Background: Burnout and psychiatric morbidity among gastroenterologists, surgeons, radiologists, and oncologists in the UK have been estimated by means of a questionnaire-based survey. The relationship between consultants' mental health and their job stress and satisfaction, as well as their job and demographic characteristics, were also examined.
Methods: Psychiatric morbidity was estimated using the 12-item General Health Questionnaire. The three components of burnout-emotional exhaustion, depersonalization, and low personal accomplishment-were assessed using the Maslach Burnout Inventory. Job stress and satisfaction were measured using study-specific questions.
Findings: Of 1133 consultants, 882 (78%) returned questionnaires. The estimated prevalence of psychiatric morbidity was 27%, with no significant differences between the four specialist groups. Radiologists reported the highest level of burnout in terms of low personal accomplishment. Job satisfaction significantly protected consultants' mental health against job stress. Three sources of stress were associated with both burnout and psychiatric morbidity; feeling overloaded, and its effect on home life; feeling poorly managed and resourced; and dealing with patients' suffering. Burnout was also associated with low satisfaction in three domains: relationships with patients, relatives and staff; professional status/esteem; intellectual stimulation. In addition, being aged 55 years or less and being single were independent risk factors for burnout. Burnout was also more prevalent among consultants who felt insufficiently trained in communication and management skills.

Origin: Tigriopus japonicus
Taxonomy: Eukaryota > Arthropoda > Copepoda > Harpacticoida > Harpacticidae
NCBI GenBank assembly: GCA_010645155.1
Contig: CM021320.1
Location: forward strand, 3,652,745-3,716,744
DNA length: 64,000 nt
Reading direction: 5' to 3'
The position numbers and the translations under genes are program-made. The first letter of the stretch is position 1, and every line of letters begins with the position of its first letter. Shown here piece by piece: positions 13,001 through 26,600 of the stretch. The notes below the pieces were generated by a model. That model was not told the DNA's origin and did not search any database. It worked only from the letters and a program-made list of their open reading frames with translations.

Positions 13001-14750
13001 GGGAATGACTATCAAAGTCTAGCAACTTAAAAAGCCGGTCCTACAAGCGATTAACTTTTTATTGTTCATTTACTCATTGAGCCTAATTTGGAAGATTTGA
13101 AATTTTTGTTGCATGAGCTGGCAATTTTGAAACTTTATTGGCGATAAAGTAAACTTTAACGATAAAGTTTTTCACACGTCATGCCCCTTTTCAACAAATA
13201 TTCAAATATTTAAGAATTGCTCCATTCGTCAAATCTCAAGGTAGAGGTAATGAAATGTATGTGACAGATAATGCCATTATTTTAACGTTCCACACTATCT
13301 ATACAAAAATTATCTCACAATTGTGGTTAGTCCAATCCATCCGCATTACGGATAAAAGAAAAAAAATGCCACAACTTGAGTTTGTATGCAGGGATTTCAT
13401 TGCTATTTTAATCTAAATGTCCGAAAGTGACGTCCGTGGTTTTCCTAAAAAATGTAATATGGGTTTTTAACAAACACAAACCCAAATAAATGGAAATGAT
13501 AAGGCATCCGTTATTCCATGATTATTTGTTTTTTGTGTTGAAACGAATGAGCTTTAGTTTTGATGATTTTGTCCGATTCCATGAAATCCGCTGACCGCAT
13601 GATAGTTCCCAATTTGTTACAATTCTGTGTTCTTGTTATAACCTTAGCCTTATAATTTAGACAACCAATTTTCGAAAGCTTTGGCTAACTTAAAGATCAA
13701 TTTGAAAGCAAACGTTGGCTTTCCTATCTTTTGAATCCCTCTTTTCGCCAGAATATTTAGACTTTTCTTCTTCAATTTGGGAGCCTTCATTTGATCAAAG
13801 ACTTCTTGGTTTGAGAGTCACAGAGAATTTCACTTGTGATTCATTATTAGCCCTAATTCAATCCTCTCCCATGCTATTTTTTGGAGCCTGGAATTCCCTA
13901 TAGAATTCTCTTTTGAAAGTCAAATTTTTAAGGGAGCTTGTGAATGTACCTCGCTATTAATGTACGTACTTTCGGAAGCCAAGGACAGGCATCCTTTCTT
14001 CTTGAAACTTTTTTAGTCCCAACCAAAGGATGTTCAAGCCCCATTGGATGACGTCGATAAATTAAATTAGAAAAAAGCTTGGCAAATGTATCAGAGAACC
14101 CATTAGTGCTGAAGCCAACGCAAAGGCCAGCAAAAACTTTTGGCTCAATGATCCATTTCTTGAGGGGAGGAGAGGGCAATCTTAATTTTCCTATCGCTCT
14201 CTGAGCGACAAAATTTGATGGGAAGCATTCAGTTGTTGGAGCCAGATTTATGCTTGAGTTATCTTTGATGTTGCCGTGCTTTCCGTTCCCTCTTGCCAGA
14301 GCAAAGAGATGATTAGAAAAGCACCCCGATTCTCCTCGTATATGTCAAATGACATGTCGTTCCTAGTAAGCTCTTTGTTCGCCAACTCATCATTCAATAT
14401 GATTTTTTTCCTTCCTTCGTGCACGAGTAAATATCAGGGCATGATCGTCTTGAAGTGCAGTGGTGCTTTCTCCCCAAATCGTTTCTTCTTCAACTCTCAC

Interpretation: Consultants' mental health is likely to be protected against the high demands of medical practice by maintaining or enhancing job satisfaction, and by providing training in communication and management skills.